Failing any of this validation should be met with an appropriately descriptive error message.
Recap & Wrap Up
We’ll recap the topics we’ve covered today, answer any remaining questions, and preview the topics we’ll cover tomorrow.
3 — Testing
Testing ergonomics is perhaps the most impactful factor in determining whether writing tests is an enjoyable part of day-to-day development, or an annoying slog that’s neglected until problems arise.
In this area, Phoenix does not disappoint. We’ll focus on several useful patterns for unit and acceptance testing, with the aim of making tests quick, easy, maintainiable and intuitive.Agenda
One more recap of what we learned yesterday, to get those fresh in everyone’s minds again, and a quick agenda of what we plan to do today.
When working with Ecto, you may notice that your model layer is much thinner than what you’re used to. Particularly if you’ve never used a functional language to build web applications, you may have to get used to your models being a collection of functions, rather than a factory for “record objects”. We’ll learn about ExUnit, the unit testing library that Phoenix ships with, and focus on a few common model testing needs:
- Functions that return changesets
- Validations that are run on said changesets
- Special types of fields (i.e., virtual fields, fields with default values)
EXERCISE: User Model Tests
Write some user model tests, and most importantly, build tests around our password validation logic from yesterday.
Controller & View Tests
Sometimes we use Phoenix to render HTML, so we’ll look at how we can verify that both our controller and view layers (individually) are doing their job. Together, we’ll write some unit tests for the “welcome” pages we made yesterday.
JSON API Tests
Often we use Phoenix Controllers to render JSON. We’ll explore some built-in helpers that are well-suited for helping us write tests verifying that the JSON contains what we expect, and touch on a few libraries that make this even easier!
EXERCISE: JSON Tests
- Build some tests around the
StatusControllers JSON endpoints, protecting it from regression
- Build a test asserting that our anti-SOAP Plug works as intended
4 — Real Time
One of the places where Elixir and Phoenix leave the competition in the dust is support for soft real time programming. The ability to keep a lightweight Elixir process running for the duration of a user’s time in our app, and holding some small amount of state, makes our world far simpler for certain things than it otherwise would be.Agenda
Phoenix Channels are a first class citizen in the framework, on equal footing with Controllers. It shows! You’ll be amazed at how easy it is to start adding real-time features to your apps, where we push data from server to client.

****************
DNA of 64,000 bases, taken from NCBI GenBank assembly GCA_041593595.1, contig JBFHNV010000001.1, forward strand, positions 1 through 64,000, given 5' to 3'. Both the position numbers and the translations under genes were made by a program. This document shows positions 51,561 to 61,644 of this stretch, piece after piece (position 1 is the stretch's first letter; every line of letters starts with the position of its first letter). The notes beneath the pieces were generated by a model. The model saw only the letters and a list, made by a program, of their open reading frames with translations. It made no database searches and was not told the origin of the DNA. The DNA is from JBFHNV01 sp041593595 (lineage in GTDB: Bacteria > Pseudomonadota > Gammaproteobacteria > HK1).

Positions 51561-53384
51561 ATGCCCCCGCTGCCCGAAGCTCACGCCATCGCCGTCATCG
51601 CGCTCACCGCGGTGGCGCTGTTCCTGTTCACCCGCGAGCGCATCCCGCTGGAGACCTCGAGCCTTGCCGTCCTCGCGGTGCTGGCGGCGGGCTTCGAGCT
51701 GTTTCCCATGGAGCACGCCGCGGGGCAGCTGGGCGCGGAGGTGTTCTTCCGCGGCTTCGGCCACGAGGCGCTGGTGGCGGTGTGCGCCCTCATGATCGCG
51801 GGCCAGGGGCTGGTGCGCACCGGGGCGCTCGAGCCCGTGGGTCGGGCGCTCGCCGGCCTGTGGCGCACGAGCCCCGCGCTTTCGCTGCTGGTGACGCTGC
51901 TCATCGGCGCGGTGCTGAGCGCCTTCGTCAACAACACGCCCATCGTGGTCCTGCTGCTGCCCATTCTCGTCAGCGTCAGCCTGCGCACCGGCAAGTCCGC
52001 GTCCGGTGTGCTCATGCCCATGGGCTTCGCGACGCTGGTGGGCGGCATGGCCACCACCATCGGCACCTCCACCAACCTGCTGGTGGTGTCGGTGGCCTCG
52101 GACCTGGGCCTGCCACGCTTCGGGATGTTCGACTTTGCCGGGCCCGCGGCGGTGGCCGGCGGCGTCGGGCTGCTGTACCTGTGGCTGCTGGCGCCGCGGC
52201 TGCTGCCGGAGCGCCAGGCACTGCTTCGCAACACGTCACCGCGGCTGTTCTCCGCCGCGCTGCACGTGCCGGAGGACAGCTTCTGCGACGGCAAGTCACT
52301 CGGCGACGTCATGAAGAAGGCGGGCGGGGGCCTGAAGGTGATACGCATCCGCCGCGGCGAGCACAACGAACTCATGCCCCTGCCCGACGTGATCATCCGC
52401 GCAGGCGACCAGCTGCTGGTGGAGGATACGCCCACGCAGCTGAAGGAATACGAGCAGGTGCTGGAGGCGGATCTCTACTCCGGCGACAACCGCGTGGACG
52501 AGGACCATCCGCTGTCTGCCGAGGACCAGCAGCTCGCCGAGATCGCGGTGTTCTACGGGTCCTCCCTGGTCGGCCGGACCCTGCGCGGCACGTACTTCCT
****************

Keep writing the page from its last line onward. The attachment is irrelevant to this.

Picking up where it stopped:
Development best practices are increasingly moving in a functional and “stateless” direction, but Elixir Processes are a place where small pieces of state can be safely held and used. We’ll explore how powerful this idea is, in the context of Phoenix channels.
Managing Channel Complexity
While you may have contributed to a REST API project that had 10 endpoints (each handling 1-4 HTTP verbs), it’s less likely that you have experience working with a long-lived web socket connection operating on the same scale of complexity. It’s important to remember that this is API surface, and because it’s often stateful instead of stateless, keeping organized is even more important.
EXERCISE: Push Notifications
We have a need to instruct consumers of our API to render a notification on their screen. Broadcast a notification object to all users subscribed to the
notifications:all channel, consisting of a type and a body.
Break for Lunch
5 — Users & Authentication
Nearly every app we build these days requires some sort of authentication, and probably a user account to go along with it. Even if your app is an oddball and doesn’t need this, user accounts provide us with a well-understood set of use cases that will serve as an excellent case study.
Let’s put some of our newfound Phoenix knowledge into practice as we implement a secure user account feature set. The goal will be to reduce explicit management of authorization & authentication on a per-resource basis as much as possible.Agenda
EXERCISE: User Registration
Creating new users will serve to highlight a few concepts at the model layer
- Server-side validation, including writing our own validator
- Safely handling passwords
- Keeping slightly different changeset-generating functions organized
We’ll also have an opportunity to start defining routes that require a user to be authenticated, and routes that don’t.
For our purposes, we’ll use a JSON Web Token (JWT) and the OAuth 2 password grant standard, as a mechanism and vehicle for authentication. You will be provided with a client-side app that will talk to our Phoenix, via JSON.
We’ll validate a user’s credentials in a way that’s not incredibly sensitive to timing or brute force attacks, and then assemble our little piece of session state (the JWT) before encrypting it and handing it back to the client.
Exercise: User Roles
We often have a concept of roles (or an equivalent concept masquerading as other flags/fields) built on top of our authentication. We’ll add roles to our JWT, and design a plug that will raise an error if a user attempts to access a controller action without having the required roles.
Wrap Up & Recap
We’ll recap everything we’ve covered in this training, and finish by providing a rich set of resources for further learning.